For wines that do not need to age, a screw cap is a perfectly acceptable option. Traditionalists might balk at this idea, but times, and wines, have changed. So have social issues, including a population boom and figuring out where to put the trash. So if you are opening up a white or rose and notice you don’t need a corkscrew, rejoice!
Reds, on the other hand, do benefit from aging. Even after they are purchased, some people cellar these wines and wait patiently for them to develop an optimal flavor profile. If you elect to do this, please make sure the bottles are stored properly to preserve the integrity of the cork. The last thing anyone wants is to open a perfectly-aged Barolo and discover it is ruined!
Related: Learn about Aging Wine Underwater
Restaurants need to give this matter a lot of thought. Some people might get upset when they order an expensive bottle of wine that does not come with a natural cork. Train your staff on how to handle these situations in a personable manner. In the case of Chateau Ste. Michelle, share the story with guests. They might find it interesting and reconsider their views on screw-off tops.
If you are entertaining at home and a guest raises an eyebrow at a bottle with a screw top, you can always start an impromptu game of “find the corkscrew” and let hilarity ensue!
Related: How to Open a Wine Bottle like a Pro
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Screw Top to the Rescue
It's no surprise then that so many wineries are starting to investigate some cork alternatives. Some countries are leaps and bounds ahead of the rest of us. Although the French invented the first prototype of a screw cap for wine, it was purchased by an Australian company. Check any section of Australian wine in your local liquor store and you'll see they've taken the screw cap and ran with it.
With the screw top, and other alternatives, you have no risk of cork taint and you have a way more affordable option. And while corks can vary in levels of oxygen ingress, a screw top produces consistent results. Looks like we've got a lot of pros ranking up on the screw top side!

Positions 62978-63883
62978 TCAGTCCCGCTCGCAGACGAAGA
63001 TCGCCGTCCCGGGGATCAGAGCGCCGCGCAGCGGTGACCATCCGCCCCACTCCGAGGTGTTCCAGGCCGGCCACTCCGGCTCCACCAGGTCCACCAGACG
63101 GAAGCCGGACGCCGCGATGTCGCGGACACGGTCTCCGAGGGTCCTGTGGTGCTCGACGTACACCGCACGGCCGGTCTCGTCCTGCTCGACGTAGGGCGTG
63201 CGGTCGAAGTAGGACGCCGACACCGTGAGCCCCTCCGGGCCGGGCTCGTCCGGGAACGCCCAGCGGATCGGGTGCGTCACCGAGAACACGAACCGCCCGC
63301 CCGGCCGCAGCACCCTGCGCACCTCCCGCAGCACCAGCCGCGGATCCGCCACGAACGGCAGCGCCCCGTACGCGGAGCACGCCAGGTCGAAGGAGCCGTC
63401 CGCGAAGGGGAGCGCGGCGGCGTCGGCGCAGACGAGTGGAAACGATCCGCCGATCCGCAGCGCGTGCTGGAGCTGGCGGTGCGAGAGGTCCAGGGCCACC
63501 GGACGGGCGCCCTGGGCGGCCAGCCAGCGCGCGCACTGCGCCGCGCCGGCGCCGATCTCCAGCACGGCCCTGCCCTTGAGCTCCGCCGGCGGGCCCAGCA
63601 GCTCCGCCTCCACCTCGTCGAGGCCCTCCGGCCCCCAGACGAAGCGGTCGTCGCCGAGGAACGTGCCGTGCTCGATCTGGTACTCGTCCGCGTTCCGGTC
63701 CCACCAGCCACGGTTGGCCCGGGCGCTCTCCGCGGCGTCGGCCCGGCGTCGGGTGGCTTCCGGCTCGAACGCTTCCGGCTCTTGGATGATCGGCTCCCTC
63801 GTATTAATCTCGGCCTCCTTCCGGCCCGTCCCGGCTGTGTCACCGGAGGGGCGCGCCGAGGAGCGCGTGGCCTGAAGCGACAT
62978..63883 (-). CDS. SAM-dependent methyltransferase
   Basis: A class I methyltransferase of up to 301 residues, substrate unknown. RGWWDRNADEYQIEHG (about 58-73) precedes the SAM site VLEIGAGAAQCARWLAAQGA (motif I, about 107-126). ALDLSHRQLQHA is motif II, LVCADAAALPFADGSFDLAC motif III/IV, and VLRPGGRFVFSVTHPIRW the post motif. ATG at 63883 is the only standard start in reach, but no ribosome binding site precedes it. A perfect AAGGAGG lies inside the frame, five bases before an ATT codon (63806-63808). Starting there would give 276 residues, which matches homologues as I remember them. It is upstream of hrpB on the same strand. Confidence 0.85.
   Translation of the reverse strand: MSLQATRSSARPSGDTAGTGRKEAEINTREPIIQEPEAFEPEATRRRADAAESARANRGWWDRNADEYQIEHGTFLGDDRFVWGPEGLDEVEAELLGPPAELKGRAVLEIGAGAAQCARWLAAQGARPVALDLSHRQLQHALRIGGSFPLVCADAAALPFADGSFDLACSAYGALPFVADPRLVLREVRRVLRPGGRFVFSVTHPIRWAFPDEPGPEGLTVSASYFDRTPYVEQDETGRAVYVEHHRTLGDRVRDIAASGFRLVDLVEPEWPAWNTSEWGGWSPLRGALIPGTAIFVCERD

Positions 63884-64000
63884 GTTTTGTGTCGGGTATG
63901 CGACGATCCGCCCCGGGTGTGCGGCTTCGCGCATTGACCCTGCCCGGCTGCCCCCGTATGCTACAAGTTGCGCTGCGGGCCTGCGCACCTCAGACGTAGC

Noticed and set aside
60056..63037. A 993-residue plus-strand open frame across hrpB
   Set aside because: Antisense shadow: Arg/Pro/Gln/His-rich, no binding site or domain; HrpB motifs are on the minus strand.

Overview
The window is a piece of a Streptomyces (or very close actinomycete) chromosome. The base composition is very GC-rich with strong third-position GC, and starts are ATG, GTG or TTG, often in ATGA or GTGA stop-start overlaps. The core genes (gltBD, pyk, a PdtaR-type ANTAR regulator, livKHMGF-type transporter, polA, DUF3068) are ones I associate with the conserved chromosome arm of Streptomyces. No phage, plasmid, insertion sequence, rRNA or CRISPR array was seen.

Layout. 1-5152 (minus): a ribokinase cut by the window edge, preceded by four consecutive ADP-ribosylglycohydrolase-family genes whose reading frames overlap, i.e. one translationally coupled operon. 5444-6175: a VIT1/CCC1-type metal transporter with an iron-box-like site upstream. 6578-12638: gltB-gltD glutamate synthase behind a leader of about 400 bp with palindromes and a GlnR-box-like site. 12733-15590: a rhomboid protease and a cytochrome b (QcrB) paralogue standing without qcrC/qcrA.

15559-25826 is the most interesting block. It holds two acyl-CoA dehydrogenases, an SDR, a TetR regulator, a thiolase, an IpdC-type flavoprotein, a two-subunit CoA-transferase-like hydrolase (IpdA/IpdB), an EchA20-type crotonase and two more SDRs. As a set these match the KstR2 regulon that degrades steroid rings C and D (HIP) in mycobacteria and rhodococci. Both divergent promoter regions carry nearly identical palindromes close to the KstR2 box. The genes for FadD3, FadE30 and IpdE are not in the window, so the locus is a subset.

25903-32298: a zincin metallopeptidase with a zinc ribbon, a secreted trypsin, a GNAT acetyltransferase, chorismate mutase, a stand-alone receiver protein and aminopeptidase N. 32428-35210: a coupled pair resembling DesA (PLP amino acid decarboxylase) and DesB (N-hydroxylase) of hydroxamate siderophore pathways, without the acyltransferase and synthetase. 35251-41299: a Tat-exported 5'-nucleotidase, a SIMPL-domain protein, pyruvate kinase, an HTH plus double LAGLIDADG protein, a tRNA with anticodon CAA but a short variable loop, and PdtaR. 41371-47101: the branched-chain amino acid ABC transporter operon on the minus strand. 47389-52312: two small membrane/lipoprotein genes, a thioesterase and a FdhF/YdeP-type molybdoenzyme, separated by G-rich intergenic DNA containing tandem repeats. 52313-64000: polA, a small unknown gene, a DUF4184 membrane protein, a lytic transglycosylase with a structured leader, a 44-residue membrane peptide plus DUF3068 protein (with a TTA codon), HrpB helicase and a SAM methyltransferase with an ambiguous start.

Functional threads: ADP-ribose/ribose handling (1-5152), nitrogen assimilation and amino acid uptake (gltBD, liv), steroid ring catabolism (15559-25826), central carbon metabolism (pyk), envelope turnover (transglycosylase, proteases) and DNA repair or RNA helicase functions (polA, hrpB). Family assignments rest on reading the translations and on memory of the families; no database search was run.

Let's consider one more plus. Picture this: you're picnicking with several friends and one of them forgets a corkscrew. With a screw top, it's no corkscrew, no problem! There's no longer a reason to oust that person from your social group and ban them from all future parties. There you have it. Screw top: saving friendships since 1964.
So does this mean the screw cap is the end of all our problems? Not quite.
Forget the Trees, Save the Wine!
This is of course a dramatization. But while screw caps and plastic polymer corks are recyclable, they are not biodegradable. Not quite as good at the completely natural option. You also have the lack of tradition to contend with. The wine industry is notoriously stodgy about their traditions after all. I've even heard complaints that plastic corks are harder to get back into the bottle to preserve left over wine. Seriously folks, just finish the bottle! Some people...
Like most things in life, there's no clear answer on which option is better. But it is clear that neither is completely out of the question. The age of screw tops being solely for cheap wine is over. Whether or not we agree, screw tops are here to stay. And quite frankly it's worth a try. Just like wines on tap, wine in kegs, and upscale box wine is worth a try. The wine industry will continue to grow and change. And that is a beautiful thing.